Answered By: Theresa Bell Last Updated: Aug 15, 2019 Views: 74
The APA Style rules currently don't provide specific direction on how to cite Indigenous Elders and Knowledge Keepers beyond treating the information as personal communication. In the spirit of reconciliation, Lorisia MacLeod, who is an Indigenous scholar and instruction librarian at NorQuest College Library (Edmonton, Alberta), developed approaches to cite Indigenous Elders and Knowledge Keepers that allow authors to provide both an in-text citation and a reference. Ms. MacLeod worked with NorQuest College's Elder in Residence and the staff of the Indigenous Student Center to develop the approaches.
With approval from Asma-na-hi Antoine, Indigenous Education and Student Services Manager at RRU, RRU community members are encouraged to use the following approaches:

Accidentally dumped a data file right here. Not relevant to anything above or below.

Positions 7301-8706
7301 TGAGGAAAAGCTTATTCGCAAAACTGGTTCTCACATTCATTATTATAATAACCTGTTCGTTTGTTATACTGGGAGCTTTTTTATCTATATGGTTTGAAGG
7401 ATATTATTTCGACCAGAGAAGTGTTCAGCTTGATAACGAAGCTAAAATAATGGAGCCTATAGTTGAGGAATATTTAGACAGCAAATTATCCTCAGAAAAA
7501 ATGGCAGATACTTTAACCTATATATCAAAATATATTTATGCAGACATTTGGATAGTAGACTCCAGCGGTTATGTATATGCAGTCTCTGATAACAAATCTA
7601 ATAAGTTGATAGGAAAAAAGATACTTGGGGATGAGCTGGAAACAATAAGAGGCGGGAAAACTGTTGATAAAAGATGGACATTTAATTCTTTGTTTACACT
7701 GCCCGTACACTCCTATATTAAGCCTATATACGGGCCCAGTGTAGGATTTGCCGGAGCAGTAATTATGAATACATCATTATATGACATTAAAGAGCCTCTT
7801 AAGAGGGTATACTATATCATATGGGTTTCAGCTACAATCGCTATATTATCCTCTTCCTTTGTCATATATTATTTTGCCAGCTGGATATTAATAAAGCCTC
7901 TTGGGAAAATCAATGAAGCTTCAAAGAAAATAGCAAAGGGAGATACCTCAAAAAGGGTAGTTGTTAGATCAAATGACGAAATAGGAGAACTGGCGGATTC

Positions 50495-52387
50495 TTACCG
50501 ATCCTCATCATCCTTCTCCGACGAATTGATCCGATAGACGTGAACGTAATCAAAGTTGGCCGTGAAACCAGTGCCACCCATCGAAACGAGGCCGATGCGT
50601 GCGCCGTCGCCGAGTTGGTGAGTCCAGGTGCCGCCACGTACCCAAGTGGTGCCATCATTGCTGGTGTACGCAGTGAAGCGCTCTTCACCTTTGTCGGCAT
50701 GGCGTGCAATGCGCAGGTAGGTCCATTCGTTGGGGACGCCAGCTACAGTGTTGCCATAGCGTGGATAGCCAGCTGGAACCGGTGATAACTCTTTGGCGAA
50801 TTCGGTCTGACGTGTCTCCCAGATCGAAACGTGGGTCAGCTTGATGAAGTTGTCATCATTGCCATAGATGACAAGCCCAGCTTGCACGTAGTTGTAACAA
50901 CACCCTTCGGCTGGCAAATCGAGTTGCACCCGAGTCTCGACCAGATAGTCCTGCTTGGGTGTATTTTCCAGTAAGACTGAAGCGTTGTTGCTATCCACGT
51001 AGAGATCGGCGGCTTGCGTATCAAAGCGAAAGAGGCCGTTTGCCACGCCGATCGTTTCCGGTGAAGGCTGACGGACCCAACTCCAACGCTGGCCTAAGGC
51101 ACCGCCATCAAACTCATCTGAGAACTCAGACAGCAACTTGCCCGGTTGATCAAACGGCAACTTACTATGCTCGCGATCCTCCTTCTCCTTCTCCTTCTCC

Last name, First initial., Nation/Community. Treaty Territory if applicable. Where they live if applicable. Topic/subject of communication if applicable. Personal communication. Month Day, Year.
Cardinal, D., Goodfish Lake Cree Nation. Treaty 6. Lives in Edmonton. Oral teaching. Personal communication. April 4, 2004.
Delores Cardinal (2004) described the nature of the place as... .
The nature of the place was... (Cardinal, 2004).
Reminder: If you would like to approach an Elder or Knowledge Keeper for teachings, remember to follow protocol. If you are unsure what their protocol is, please ask them ahead of time. Some teachings are sacred and not all traditional teachings should be shared outside the community. If you have been welcomed into a First Nations’ community, ask for permission from the appropriate individual to share knowledge versus assuming all knowledge is open to everyone.
Ms. MacLeod generously provided permission for this information to be shared with the RRU community, and it is with gratitude that we do so here. To view NorQuest College Library's original version, please see the "Indigenous Elders and Knowledge Keepers" tabs in Miscellaneous and In-text Citation Examples.